Starting April 2020, Congress approved additional benefits for SNAP households during the pandemic for as long as there is an emergency declaration in place. Pennsylvania SNAP households not qualified to receive the maximum monthly benefit will either get a second emergency allotment every month to bring them up to the max, or $95, whichever amount is greater. Learn more about these emergency allotments.

  • SNAP households in PA who had been denied emergency allotments during any months from Sep. 2020 to Apr. 2021 are eligible for settlement funds from a lawsuit, which the state began to distribute in April 2021.

In December 2020, Congress passed a six-month 15% increase to the maximum monthly benefit as part of a COVID Relief package. In March 2021, Pres. Biden extended the 15% increase through September 2021. SNAP benefit amounts and the income limits had their annual increase on Oct. 1, 2021.

How do I apply?

PLEASE NOTE: Everyone who applies for SNAP will need to complete an interview before any benefits are given out.

  • When your application is received, the CAO is supposed to make two attempts to call you within two business days. Caseworker phone numbers show up as COPA (Commonwealth Of PA) on caller IDs.
  • If you miss those calls, you will need to call 855-527-1310 during normal business hours (Monday through Friday, 8:00 AM to 4:45 PM) to complete the interview. Do not call this number right after submitting your application as it takes some time for your application to get into the system.
  • Interviews will not be scheduled; call in to complete the interview when you are able to.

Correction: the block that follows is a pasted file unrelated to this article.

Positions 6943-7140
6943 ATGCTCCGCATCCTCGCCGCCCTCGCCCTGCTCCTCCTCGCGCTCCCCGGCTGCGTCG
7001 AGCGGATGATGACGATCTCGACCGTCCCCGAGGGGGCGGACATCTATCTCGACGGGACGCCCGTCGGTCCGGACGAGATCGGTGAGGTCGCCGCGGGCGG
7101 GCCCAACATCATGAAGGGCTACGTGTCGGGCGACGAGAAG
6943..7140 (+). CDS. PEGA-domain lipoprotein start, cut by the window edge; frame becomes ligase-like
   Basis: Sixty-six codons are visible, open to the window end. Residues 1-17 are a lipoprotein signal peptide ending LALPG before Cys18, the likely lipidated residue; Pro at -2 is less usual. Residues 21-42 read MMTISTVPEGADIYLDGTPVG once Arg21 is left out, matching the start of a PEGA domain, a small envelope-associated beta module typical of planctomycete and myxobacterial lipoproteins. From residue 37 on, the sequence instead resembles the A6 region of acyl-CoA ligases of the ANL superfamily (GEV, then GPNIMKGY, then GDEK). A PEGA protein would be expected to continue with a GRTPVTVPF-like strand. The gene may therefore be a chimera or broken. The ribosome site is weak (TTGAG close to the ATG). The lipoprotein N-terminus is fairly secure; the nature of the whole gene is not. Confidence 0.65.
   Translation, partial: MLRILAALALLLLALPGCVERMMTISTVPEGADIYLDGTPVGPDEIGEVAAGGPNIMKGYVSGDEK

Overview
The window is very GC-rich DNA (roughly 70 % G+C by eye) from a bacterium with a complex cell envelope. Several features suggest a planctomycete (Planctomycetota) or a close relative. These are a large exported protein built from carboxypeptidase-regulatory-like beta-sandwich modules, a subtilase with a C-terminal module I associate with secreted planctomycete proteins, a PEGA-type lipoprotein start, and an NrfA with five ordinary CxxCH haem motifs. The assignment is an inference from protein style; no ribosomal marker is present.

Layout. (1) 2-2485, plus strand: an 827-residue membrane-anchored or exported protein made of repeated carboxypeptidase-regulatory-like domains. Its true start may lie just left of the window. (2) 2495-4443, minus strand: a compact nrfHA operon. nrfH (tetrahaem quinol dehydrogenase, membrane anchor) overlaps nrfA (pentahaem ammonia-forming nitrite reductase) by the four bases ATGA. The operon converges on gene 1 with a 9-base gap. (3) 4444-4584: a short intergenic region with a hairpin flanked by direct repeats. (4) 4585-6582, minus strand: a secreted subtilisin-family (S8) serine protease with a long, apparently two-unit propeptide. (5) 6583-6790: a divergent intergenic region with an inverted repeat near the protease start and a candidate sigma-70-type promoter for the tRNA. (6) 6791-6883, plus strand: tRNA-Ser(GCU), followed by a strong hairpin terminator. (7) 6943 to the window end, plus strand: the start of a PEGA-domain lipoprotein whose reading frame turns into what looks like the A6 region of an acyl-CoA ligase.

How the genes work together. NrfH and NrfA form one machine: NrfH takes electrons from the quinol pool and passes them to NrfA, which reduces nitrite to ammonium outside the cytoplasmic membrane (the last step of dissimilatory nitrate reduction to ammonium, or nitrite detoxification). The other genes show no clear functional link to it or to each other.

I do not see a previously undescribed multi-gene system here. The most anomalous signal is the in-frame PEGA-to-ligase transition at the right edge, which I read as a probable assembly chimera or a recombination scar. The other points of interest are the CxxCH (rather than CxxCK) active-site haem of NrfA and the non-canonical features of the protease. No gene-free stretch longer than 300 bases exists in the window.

• Applications will be denied if no interview is completed.

What if I’m in a financial crisis?

If you are in an emergency situation, make sure you tell the DHS office. You may qualify for “expedited benefits,” which means that you can receive your SNAP/food stamp benefits within five days.

You can qualify to get SNAP sooner if your household:

  • has less than $150 in monthly income and less than $100 available in cash, or
  • has housing and utility costs for the month that are more than your income, or
  • includes only migrant or seasonal farmworkers with less than $100 cash.

How do I continue to receive SNAP benefits?

You will need to be recertified for SNAP/Food Stamp benefits every 12 months. Starting April 1, 2002, PA Dept. of Human Services will once again require SNAP recipients to report any household changes semi-annually (every six months). DHS will mail you a Semi-Annual Reporting Form (SAR) and an annual renewal packet.

Time limit on SNAP for Able-bodied Adults Without Dependents (ABAWDs):

Since 1997, federal law has required unemployed adults under age 50 with no disabilities and no dependent children to work or participate in a job training activity. Otherwise, they can only receive SNAP for three months in any three-year period.

In March 2020, due to the coronavirus pandemic, Congress suspended the ABAWD time limit until one month after the federal emergency declaration is over. 

States are allowed to waive the ABAWD time limit for areas where the unemployment rate is significantly higher than the national average. Pennsylvania and other states suspended ABAWD time limits in 2008 due to high unemployment during the Great Recession but reinstated them in 2016.

In January 2019, the Wolf administration suspended Pennsylvania’s ABAWD time limit for most of the state, including Allegheny County. Whether PA’s SNAP time limit on ABAWDs will return once the pandemic is declared over will likely depend on who is the governor at that time.